- Chronic Myelogenous Leukemia: This essentially occurs when a piece of chromosome 22 and chromosome 9 break off and switch places with one another. This is cancer of the bone marrow that is caused by the rapid growth of blood cells. Chronic myelogenous leukemia is responsible for up to 20 percent of all leukemia cases. Symptoms include fever, a feeling of weakness, feeling tired, bleeding, easy bruising and a swollen spleen. An increased amount of white blood cells with a decreased amount of red blood cells and platelets is a telltale sign of this illness. A person may not be born with this illness; however, it can develop over time without warning.
- Triple X Syndrome: This occurs when a female is born with three copies of the X chromosome in each cell. One in 1,000 newborn girls are born with this syndrome every day. Women with this syndrome may be unable to reproduce, have irregular periods and have a mild learning disability. Other than that, no physical differences have been reported.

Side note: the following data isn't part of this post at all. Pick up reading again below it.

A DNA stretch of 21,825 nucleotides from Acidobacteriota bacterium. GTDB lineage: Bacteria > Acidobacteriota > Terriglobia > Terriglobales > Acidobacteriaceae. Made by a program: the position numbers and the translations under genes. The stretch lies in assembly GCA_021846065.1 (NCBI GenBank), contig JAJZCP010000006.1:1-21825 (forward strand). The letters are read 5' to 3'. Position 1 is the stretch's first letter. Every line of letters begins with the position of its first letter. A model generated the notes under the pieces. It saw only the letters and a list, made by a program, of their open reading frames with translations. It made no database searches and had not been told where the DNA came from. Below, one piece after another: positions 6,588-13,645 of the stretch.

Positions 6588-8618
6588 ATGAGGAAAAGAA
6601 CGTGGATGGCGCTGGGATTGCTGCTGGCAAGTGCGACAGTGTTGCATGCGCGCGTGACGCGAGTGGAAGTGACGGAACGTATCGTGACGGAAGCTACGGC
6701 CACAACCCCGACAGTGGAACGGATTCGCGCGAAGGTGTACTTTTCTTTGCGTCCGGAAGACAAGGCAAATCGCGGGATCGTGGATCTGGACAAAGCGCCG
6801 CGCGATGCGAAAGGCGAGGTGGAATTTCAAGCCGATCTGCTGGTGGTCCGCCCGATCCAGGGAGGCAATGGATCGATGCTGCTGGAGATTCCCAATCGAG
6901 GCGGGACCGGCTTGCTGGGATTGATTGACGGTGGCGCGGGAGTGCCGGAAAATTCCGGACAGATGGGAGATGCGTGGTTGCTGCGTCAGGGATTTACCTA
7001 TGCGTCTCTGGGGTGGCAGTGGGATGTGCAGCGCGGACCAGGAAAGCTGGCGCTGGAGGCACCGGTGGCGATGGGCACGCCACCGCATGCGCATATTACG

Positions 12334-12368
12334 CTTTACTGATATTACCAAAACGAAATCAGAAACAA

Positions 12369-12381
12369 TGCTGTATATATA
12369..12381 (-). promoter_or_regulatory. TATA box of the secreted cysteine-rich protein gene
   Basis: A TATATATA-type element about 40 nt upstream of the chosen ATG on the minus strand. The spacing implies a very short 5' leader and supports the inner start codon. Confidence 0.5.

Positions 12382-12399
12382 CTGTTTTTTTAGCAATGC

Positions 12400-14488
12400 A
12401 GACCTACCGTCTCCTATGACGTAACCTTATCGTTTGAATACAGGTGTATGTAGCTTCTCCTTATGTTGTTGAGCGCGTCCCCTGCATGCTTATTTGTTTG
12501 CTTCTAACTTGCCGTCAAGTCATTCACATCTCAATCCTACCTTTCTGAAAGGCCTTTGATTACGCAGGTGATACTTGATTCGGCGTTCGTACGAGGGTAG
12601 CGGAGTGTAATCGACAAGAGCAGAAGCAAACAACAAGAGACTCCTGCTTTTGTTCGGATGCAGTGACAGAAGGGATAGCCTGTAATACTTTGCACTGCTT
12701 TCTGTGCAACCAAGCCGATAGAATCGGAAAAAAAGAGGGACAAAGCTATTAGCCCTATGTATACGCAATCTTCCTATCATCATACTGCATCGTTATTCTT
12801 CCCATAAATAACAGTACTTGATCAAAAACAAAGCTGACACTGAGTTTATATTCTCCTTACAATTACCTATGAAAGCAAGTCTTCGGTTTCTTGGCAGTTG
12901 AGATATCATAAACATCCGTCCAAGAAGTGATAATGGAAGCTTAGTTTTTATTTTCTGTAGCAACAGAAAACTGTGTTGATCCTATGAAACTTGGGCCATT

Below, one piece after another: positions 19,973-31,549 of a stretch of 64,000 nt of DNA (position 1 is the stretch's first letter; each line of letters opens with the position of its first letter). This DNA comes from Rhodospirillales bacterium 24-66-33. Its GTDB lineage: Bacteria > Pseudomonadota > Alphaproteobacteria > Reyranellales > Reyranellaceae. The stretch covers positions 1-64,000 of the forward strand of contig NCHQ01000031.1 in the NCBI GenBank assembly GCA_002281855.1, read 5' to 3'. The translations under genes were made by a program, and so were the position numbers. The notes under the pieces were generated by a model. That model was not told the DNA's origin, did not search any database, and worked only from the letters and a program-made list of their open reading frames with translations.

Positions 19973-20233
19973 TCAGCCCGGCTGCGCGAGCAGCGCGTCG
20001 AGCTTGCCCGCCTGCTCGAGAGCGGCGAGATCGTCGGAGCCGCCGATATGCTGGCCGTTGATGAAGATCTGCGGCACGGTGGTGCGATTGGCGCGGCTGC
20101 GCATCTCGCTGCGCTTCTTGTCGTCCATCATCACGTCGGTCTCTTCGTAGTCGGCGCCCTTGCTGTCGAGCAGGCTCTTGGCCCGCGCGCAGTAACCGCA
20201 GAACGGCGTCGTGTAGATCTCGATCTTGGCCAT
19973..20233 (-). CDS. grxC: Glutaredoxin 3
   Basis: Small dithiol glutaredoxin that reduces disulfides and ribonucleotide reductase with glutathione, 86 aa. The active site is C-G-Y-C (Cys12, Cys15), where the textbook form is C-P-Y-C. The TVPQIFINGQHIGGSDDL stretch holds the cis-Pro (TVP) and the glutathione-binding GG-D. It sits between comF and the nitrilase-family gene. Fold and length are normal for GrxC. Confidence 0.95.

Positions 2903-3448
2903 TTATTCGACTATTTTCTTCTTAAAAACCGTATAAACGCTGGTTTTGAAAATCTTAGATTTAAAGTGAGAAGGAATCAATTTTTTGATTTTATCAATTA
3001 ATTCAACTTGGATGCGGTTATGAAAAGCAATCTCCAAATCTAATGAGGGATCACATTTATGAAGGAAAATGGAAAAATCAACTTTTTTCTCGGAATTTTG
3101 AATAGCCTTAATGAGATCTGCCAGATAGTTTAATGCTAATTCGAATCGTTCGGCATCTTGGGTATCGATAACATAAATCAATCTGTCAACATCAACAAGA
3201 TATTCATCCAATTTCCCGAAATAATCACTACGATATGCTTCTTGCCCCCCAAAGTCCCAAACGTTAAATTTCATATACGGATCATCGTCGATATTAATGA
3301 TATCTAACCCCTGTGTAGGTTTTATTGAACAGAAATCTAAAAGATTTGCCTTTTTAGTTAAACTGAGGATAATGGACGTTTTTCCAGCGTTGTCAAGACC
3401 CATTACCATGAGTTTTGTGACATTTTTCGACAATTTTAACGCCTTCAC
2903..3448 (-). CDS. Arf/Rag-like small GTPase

- Neurofibromatosis- Neurofibromatosis is caused by a mutation of the chromosome 17q11.2. This disorder causes the nerve tissue to grow tumors over the body. Some may be benign, while others can cause nerve and tissue damage. One copy of the effected gene is needed for this disorder to take place, so if one parent has this disorder, their child will have a 50 percent chance of developing it as well. Learning disabilities, epilepsy, and multiple surgeries are all associated with this disorder.
- Angelman Syndrome- Angelman syndrome is caused by the inactivation of chromosome 15 on the maternal side, while the paternal copy is overridden. This syndrome primarily affects the nervous system. Hyperactivity and a short attention span are noted with this disorder, along with sleeping disorders, developmental delays, impaired speech, trouble keeping balance, seizers, a small head, jerky movements, and frequent laughing or smiling.
Today, genetic testing can be performed on an unborn fetus that will allow the parents to learn if their child is at risk of developing a genetic disorder. While genetic disorders can seem to be frightening, many people with these disorders live a long, happy, and fulfilled life.
Examples of Genetic Disorders; https://www.hudsonalpha.org/education/kits/disorder-detectives/genetic-disorders
Specific Genetic Disorders; https://www.genome.gov/10001204
What are Genetic Disorders; https://www.genome.gov/19016930